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Publication numberUS6737170 B2
Publication typeGrant
Application numberUS 10/087,689
Publication dateMay 18, 2004
Filing dateMar 1, 2002
Priority dateSep 6, 2001
Fee statusPaid
Also published asDE60225640D1, DE60225640T2, EP1291154A2, EP1291154A3, EP1291154B1, US20030077467
Publication number087689, 10087689, US 6737170 B2, US 6737170B2, US-B2-6737170, US6737170 B2, US6737170B2
InventorsJohn Fitch, Jan Moritz, Steven J. Sargeant, Yuji Shimizu, Yasuo Nishigaki
Original AssigneeToray Plastics (America), Inc.
Export CitationBiBTeX, EndNote, RefMan
External Links: USPTO, USPTO Assignment, Espacenet
Coated film with exceptional embossing characteristics and method for producing it
US 6737170 B2
Abstract
A directly embossable, coated polyethyleneterephthalate film including a dry, uniaxially oriented PET film, and a coating applied to the PET film, wherein the coating and the PET film have as a composite been transversely stretched, the film being coated from an aqueous solution at a thickness of about 0.1 μm-about 0.4 μm with a non-crosslinked polystyrene-acrylic emulsion and non-crosslinked polyester dispersion, the Tg of the coating resin being greater than about 20° C. and less than about 70° C., the coating resin being capable of impregnating the PET surface on drawing, rendering the film surface susceptible to embossing under pressure and the coating having low heat sealability and a method of producing a coated, directly embossable polyethyleneterephthalate film including uniaxially stretching a polyterephthalate film to form a uniaxially oriented polyethyleneterephthalate film, drying the uniaxially oriented polyethyleneterephthalate film, coating at least one surface of the uniaxially oriented polyethyleneterephthalate film with an aqueous solution of an organic material, drying the coating to form a coated uniaxially oriented polyethyleneterephthalate film, rendering at least one surface of the coated uniaxially oriented polyethyleneterephthalate film susceptible to direct embossing by impregnation of the surface of the uniaxially oriented polyethyleneterephthalate film with at least a portion of the coating by transverse stretching the coated, uniaxially oriented polyethyleneterephtlate film.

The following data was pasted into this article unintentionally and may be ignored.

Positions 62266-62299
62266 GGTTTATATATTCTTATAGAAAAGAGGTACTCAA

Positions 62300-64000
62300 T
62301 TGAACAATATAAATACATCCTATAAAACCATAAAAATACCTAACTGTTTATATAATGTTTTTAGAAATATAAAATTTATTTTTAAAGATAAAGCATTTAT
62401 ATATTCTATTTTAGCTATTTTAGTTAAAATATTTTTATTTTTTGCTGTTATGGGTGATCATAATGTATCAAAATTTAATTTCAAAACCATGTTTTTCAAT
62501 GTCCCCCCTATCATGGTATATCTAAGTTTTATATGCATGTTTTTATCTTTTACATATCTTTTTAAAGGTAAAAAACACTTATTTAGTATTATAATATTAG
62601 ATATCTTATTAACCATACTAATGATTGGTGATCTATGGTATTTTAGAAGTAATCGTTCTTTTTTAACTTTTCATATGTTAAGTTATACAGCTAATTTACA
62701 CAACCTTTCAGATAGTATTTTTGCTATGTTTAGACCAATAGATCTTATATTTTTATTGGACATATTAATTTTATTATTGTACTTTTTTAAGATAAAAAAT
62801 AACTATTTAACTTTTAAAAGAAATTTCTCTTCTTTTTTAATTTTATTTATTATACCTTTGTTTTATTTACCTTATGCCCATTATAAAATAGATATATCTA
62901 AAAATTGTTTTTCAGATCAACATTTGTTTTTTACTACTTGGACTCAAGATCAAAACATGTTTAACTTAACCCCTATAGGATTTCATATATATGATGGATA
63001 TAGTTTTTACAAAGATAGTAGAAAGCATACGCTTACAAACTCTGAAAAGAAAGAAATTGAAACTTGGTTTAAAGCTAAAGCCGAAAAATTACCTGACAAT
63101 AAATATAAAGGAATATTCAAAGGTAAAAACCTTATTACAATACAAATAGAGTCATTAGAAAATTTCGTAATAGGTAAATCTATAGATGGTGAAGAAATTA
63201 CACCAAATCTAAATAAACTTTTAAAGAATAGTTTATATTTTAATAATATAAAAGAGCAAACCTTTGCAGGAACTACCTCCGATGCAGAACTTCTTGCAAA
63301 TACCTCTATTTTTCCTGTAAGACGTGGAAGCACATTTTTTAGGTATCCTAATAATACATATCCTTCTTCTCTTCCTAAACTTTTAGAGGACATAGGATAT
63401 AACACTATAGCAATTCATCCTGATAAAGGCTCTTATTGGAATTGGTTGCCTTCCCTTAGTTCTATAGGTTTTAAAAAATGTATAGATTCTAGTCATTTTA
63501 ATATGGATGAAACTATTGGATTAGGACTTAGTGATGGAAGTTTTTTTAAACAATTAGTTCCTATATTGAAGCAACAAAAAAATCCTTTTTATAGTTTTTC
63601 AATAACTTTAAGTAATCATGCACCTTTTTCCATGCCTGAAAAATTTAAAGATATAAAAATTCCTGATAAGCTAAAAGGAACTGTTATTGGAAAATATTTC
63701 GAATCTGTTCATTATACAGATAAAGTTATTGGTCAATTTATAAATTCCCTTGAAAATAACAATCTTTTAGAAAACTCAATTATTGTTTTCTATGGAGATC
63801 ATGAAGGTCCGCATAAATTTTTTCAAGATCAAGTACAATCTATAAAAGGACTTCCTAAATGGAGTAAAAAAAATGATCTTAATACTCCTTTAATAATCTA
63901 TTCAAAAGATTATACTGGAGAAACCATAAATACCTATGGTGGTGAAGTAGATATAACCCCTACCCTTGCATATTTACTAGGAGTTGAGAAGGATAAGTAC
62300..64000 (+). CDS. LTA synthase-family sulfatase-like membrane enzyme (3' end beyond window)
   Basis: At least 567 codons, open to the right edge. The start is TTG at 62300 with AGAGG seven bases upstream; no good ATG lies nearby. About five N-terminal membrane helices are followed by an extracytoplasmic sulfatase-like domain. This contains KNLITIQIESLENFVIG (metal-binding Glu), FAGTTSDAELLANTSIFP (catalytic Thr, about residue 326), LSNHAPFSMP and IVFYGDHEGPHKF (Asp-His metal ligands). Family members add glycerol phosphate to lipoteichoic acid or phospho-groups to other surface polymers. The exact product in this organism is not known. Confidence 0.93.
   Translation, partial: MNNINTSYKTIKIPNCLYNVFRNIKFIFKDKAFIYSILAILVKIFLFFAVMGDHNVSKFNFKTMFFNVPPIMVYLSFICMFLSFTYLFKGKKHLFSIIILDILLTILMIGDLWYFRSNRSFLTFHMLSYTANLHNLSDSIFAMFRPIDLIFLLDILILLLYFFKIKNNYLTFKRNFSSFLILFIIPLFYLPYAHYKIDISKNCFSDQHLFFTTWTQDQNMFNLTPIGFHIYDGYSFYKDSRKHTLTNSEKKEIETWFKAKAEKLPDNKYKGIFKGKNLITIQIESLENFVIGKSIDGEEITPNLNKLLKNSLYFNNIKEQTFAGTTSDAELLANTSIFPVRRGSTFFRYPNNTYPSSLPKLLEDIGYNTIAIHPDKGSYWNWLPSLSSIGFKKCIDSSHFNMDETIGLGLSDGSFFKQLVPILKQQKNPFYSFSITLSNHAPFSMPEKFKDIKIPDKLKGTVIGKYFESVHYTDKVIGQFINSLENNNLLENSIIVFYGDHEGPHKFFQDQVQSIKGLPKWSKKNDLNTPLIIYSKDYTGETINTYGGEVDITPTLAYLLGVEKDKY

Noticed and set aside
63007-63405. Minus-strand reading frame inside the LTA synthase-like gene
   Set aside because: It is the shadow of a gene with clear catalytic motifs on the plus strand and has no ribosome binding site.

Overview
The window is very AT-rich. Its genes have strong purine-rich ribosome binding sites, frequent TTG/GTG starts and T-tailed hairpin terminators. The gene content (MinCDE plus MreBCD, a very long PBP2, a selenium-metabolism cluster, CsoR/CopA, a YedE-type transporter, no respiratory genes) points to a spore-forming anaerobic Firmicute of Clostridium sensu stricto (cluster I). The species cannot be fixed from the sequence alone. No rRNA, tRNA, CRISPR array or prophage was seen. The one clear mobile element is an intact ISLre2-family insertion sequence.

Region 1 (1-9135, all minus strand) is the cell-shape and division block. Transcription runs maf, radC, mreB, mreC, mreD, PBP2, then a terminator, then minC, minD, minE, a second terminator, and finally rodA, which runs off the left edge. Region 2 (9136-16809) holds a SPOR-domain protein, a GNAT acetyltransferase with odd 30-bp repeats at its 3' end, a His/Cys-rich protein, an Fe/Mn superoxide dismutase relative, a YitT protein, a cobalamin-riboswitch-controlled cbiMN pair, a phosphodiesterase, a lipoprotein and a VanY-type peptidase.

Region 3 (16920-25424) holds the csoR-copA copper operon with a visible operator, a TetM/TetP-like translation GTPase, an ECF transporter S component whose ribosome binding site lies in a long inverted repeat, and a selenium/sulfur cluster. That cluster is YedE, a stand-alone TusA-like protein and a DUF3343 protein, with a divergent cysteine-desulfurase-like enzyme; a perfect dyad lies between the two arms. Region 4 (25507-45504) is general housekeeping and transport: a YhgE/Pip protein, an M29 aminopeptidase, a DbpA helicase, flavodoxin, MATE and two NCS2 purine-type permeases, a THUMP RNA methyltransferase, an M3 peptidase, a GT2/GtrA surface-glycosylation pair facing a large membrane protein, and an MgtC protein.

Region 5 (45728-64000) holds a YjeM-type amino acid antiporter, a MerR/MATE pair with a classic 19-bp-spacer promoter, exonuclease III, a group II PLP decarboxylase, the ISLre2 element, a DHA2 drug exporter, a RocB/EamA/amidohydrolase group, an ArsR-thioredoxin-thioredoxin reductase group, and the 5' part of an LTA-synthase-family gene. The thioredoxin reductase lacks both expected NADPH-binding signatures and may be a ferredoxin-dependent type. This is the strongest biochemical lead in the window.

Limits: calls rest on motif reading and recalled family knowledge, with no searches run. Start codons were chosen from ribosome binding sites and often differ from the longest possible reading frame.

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Claims(31)
What is claimed is:
1. A directly embossable, coated polyethyleneterephthalate (PET) film comprising:
a dry, uniaxially oriented PET film; and
a coating applied to the PET film,
wherein the coating and the PET film have as a composite been transversely stretched, said film being coated with a non-crosslinked polystyrene-acrylic emulsion or a mixture of non-crosslinked polyester dispersion, the Tg of said coating resin being greater than about 20° C. and less than about 70° C., said coating resin being capable of impregnating a surface of the PET film on drawing, thereby rendering a surface of the film susceptible to embossing under pressure.
2. The film of claim 1, wherein the PET film is a three layer structure.
3. The polyethyleneterephtlate film defined in claim 2, wherein the Tg is greater than about 35° C.
4. The polyethyleneterephtlate film defined in claim 2, wherein the Tg is less than about 70° C.
5. The film of claim 1, wherein the PET film has a thickness of about 4.5 μm to about 60 μm.
6. The film of claim 1, wherein the PET film contains particles.
7. The film of claim 6, wherein the particles are selected from the group consisting of silica, alumina, calcium carbonate and mixtures thereof.
8. The film of claim 6, wherein the particles are present in the amount of about 0.005 wt % to about 0.6 wt %, based on the weight of the PET film.
9. The film of claim 1, wherein a non-oriented PET film is stretched in an amount of about 3.4 to about 5.4 times.
10. The film of claim 1, wherein the coated PET film is stretched in an amount of about 3.3 to about 4.6 times in the transverse direction.
11. The film of claim 1, wherein the coating has a thickness of about 0.1 μm to about 0.4 μm.
12. The film of claim 1, wherein the coating contains a fluorosurfactant.
13. The film of claim 1, wherein the coating has a Tg greater than about 35° C. and less than about 70° C.